A car at Volkswagen's assembling plant in Kigali, Rwanda, on June 27, 2018. (Photo by CYRIL NDEGEYA/AFP/Getty Images)

This New Pilot Program is Bringing Electric Cars to the Streets of Rwanda

Citing a strong electricity grid in Kigali, Volkswagen is rolling out a Rwandan version of their "e-Golf."

Rwanda is now the first country on the continent to feature fully electric cars from Volkswagen. Starting today, there will be four models of the popular Golf model, now dubbed "e-Golf," on the streets as part of partnership between Volkswagen and Siemens to test the viability of electric cars in Africa. According to pro-government newspaper, The New Times, Rwanda was chosen because Kigali's strong energy infrastructure would support the building of charging stations throughout the city without disturbing businesses and residents.

Thomas Schaefer, Chairperson and Managing Director of Volkswagen in South Africa, first confirmed the release of Volkswagen's plans in Rwanda in February. "We did a grid check-in Rwanda together with GRZ and Siemens last year and they are ready. They already get their electricity from 70 percent renewable energy and that will change to 100 percent in the next 10 years," he told ITNews Africa.

The cars, as the BBC reports, can cover 142 miles (230 kilometers) on a single full charge if conditions are good. While it is exciting news, the cars are not up for public, consumer purchase just yet. Instead, the small fleet of cars are part of a pilot program and still belong to Volkswagen—but they plan on using them with their ride-share app Move. Officials tied to the firm report that they will use information gained from consumer responses and performance reports of the car in the app to influence further phases of the pilot project, assessment of the environment for electric cars and to know when and how to enter the consumer market across the continent.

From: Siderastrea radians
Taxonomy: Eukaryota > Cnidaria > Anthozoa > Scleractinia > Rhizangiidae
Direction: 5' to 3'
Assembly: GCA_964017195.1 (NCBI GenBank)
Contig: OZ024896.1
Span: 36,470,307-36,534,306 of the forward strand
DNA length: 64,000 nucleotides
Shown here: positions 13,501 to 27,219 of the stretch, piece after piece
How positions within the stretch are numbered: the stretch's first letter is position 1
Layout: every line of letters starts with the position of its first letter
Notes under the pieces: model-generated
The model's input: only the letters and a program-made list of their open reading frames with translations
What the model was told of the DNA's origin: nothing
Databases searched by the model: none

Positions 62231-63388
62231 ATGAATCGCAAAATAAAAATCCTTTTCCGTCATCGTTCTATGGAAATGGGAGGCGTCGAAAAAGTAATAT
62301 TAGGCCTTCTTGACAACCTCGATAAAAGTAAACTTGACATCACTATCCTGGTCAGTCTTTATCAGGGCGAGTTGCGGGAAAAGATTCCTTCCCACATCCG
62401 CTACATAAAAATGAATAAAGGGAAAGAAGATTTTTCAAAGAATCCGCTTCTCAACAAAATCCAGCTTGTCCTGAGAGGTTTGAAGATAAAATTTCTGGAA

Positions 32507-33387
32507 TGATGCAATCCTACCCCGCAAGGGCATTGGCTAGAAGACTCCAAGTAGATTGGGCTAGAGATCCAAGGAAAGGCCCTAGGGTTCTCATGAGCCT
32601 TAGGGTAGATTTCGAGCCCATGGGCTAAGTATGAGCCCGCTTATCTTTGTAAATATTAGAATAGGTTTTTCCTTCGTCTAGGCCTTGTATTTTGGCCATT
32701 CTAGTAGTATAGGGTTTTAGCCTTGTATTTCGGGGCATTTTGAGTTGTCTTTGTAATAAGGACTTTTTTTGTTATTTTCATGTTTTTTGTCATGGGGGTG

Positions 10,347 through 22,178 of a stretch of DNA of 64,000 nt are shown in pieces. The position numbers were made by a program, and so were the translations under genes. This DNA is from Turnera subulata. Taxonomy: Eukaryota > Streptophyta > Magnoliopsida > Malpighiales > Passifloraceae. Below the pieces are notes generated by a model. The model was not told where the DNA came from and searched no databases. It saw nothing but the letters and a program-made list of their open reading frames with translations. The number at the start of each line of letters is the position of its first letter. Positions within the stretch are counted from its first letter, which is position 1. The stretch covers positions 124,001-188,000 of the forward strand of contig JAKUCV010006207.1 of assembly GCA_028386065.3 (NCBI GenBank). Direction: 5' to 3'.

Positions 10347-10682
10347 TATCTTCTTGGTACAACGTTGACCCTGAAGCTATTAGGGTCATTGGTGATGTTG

Currently the e-cars' parts are mainly manufactured in other countries and then assembled at the Volkswagen plant in Kigali, which opened last year. Currently, there is only one charging station, also located at the plant, but Siemens is planning to expand to 15 stations around the city in the coming months as with the inclusion of more e-Golfs, the New Times reports. It is hoping to help solve a small issue reported this summer that Rwanda was producing more energy than it was using and firms were encouraged to use more energy.

The news of the e-Golfs follows closely behind Rwanda's recent announcement of providing the first Made in Africa smartphone.

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Photo by Eric Lafforgue/Art in All of Us/Corbis via Getty Images.

Kenyan Rastafarians Want Cannabis Unbanned for Religious Reasons

The Rastafari Society of Kenya argues that the personal use of cannabis, which is currently outlawed in the country, is an integral part of their religion.

According to local media reports, the Rastafari Society of Kenya has gone before the High Court to argue in favour of the personal use of cannabis. Currently illegal in Kenya, the minority religious group argues that the laws criminalising the use of cannabis in Kenya are prejudiced towards their religion given that the substance is a "sacrament connecting believers to their creator." Cannabis is commonly used as incense to initiate religious practises by Rastafarians and is often followed by a series of praises and prayers.

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